Small boat migrants ‘don’t fear being returned once they reach UK’
Migrants are paying thousands of pounds to cross the English Channel in the belief that they will never have to leave once they reach the UK, MPs have heard.
Hundreds of people, mostly claiming Iranian nationality, have attempted to make the perilous crossing in small boats in recent months.
On Tuesday, senior law enforcement officers told the Commons Home Affairs Committee that the majority of those who make it to Britain claim asylum upon arrival.
In some cases they have paid £5,000 on average to “facilitators” who arrange the journey, with varying prices dependent on the level of risk involved.
In what is seen as a significant shift, the migrants are seeking out authorities – even dialling 999 from their boats – as opposed to attempting to slip into the country undetected.
Steve Rodhouse, director-general of operations at the National Crime Agency, said: “People are actively seeking being caught or engaging with UK authorities because rightly or wrongly, they don’t fear being returned.
“That, I think, is something that is a significant player in the issue here. I know that Home Office colleagues if they were here … will say there have been a number of returns.
“It’s not my area of expertise at all. But I think at the moment it is in the minds of the facilitators and in the minds of those people willing to make the journey that there is a very low risk that they will be returned.”
Home Secretary Sajid Javid previously sparked controversy by questioning whether those attempting to cross the Channel are genuine asylum seekers.
A report published last month claimed that fewer than half of failed asylum seekers are removed from the UK.
Mr Javid declared a “major incident” and ordered two Border Force boats to be redeployed to the Channel following an increase in attempted crossings.
In 2018, more than 500 migrants tried to travel to the UK on small vessels, with four in five of them attempting the journey in the final three months of the year.
Around 40% of the attempts were either disrupted by French law enforcement or returned to France via French agencies.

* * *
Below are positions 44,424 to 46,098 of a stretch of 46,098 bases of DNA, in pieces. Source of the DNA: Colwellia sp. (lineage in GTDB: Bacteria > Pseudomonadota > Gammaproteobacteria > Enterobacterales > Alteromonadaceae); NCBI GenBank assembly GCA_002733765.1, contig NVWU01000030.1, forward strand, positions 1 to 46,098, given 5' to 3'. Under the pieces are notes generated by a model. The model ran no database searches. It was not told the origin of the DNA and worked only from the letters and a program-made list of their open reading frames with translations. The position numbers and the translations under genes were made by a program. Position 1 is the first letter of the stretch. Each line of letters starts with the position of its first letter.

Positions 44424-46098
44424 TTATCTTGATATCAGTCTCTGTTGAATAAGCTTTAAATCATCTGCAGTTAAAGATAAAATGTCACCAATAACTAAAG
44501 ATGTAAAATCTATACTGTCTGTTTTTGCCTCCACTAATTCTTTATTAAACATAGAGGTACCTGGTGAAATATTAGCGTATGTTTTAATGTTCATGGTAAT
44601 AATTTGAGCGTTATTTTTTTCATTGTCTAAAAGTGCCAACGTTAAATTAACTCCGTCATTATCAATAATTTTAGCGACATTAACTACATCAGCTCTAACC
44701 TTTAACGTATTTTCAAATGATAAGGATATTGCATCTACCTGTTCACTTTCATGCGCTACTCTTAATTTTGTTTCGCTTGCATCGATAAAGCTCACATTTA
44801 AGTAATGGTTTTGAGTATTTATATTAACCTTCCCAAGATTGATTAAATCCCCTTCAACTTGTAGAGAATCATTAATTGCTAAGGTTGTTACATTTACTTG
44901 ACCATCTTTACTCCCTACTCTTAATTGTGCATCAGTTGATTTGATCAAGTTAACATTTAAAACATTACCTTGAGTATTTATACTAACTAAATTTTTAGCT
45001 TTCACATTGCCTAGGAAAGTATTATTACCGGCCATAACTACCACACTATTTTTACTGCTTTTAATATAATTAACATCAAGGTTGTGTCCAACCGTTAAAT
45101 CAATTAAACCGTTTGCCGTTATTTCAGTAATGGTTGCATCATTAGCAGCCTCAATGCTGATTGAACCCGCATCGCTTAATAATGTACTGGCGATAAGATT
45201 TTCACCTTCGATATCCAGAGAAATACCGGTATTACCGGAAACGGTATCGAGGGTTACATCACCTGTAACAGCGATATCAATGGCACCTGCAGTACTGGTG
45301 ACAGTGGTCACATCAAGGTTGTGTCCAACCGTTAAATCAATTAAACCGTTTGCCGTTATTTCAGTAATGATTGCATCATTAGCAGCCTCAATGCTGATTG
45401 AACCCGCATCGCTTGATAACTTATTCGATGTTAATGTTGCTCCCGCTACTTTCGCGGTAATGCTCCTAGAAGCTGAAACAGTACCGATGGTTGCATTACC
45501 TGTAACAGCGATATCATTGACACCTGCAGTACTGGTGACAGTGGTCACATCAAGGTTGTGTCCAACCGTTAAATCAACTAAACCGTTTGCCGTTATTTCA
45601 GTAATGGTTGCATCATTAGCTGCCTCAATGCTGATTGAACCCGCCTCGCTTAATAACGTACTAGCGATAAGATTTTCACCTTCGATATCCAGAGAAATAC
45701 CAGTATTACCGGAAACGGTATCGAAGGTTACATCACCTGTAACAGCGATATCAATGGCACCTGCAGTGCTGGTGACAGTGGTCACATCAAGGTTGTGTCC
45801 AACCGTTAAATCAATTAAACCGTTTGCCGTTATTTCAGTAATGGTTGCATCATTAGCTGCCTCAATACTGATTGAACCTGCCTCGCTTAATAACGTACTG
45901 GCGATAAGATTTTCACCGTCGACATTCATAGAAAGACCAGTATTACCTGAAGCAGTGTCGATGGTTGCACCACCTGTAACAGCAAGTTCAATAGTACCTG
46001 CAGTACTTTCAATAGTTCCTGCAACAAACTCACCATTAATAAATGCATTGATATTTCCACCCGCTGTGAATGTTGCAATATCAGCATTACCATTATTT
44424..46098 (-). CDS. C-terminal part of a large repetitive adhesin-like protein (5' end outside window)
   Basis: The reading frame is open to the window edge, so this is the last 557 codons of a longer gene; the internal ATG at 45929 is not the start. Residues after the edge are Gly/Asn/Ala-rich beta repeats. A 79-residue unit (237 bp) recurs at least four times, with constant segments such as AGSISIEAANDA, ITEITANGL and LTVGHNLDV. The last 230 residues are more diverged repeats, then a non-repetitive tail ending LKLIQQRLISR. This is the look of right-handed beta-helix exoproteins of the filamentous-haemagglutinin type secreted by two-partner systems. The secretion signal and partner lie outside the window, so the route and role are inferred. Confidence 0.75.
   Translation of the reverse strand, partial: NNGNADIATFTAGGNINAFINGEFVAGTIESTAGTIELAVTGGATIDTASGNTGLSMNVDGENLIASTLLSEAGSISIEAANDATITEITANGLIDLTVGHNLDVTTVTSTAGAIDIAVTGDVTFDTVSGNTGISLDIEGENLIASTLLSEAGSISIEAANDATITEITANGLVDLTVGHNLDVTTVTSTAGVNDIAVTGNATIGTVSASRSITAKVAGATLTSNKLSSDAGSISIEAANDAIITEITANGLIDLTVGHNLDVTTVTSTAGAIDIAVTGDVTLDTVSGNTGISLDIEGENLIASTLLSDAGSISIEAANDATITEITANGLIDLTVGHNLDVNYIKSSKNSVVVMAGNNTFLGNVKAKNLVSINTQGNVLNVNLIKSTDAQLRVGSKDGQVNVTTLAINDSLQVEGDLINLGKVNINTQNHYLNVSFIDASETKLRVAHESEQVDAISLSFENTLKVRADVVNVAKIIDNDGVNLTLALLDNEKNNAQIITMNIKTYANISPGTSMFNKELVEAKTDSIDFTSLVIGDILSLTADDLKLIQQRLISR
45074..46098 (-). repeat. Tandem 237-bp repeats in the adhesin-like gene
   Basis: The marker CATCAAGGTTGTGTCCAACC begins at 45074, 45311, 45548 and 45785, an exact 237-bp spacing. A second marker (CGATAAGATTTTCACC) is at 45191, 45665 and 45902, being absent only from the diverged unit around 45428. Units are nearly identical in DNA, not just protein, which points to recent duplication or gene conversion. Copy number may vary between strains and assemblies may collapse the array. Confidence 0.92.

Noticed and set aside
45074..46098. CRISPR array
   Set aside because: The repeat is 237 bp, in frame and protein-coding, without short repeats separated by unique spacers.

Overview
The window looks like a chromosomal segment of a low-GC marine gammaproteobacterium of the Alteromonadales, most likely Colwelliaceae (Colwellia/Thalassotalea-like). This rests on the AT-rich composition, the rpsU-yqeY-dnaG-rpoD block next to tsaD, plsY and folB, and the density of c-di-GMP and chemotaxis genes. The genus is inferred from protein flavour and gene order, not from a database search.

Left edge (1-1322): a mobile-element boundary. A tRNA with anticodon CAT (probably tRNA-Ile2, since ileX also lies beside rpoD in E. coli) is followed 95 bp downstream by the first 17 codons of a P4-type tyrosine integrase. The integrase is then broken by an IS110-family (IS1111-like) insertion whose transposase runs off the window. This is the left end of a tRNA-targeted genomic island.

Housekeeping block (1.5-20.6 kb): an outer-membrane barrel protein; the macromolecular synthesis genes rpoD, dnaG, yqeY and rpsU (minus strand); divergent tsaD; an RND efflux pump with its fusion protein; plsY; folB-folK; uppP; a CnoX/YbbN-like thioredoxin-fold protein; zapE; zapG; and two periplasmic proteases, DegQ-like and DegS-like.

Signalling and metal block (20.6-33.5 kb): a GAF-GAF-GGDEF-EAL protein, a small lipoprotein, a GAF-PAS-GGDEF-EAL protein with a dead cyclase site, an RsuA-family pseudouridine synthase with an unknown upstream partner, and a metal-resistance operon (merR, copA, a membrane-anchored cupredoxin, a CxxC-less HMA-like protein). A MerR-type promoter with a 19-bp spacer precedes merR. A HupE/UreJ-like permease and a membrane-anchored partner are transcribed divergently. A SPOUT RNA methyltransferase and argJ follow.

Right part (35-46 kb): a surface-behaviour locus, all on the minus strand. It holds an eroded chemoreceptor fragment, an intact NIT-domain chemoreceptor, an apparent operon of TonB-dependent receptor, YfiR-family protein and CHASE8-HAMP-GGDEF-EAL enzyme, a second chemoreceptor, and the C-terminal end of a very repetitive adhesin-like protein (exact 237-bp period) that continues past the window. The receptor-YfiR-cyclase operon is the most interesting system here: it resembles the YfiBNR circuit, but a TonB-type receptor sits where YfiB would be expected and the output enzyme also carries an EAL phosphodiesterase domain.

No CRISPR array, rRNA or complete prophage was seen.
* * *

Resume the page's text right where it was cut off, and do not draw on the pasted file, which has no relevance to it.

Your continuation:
The numbers attempting the crossing fell from around 250 in December to approximately 90 in January.
There have been further incidents this month. In the latest, a boat carrying 13 suspected migrants was intercepted by Border Force on Tuesday morning.
Mr Rodhouse said that, while there has been a reduction in attempted crossings so far this year, this was partly due to the weather.
He told the committee: “I think this is likely to be an enduring challenge for us, particularly as we move into the summer months.”
The majority of people who have made the journey go on to claim asylum in the UK, he said.
Mr Rodhouse continued: “That’s quite sigificant for us. Typically, in the past if people had been using what we call general maritime, they would be doing so in a clandestine fashion.
“What we see in the matters we are talking about today is markedly different because the business model is essentially for the migrants to reach the point where they can engage with UK authorities, whether that be on land or at sea, and claim asylum at that point.”
Kent Police Chief Constable Alan Pughsley said: “On some occasions, from their own boats they are phoning 999 and asking for our help.”
Mr Rodhouse suggested the “changing and deterioriating” economy in Iran has incentivised people who have assets to leave the country.
Around three-quarters of people who have made the journey did so with the help of a “facilitator”, he said, telling the committee: “The amount it costs varies. On average it is about £5,000 a person.
“It can be a lot less, it can be a lot more, depending on the relative safety promises.”
Emphasising that it is an “extremely dangerous” route, Mr Rodhouse noted that general maritime only accounts for a small fraction of the total of around 35,000 attempted clandestine entries a year.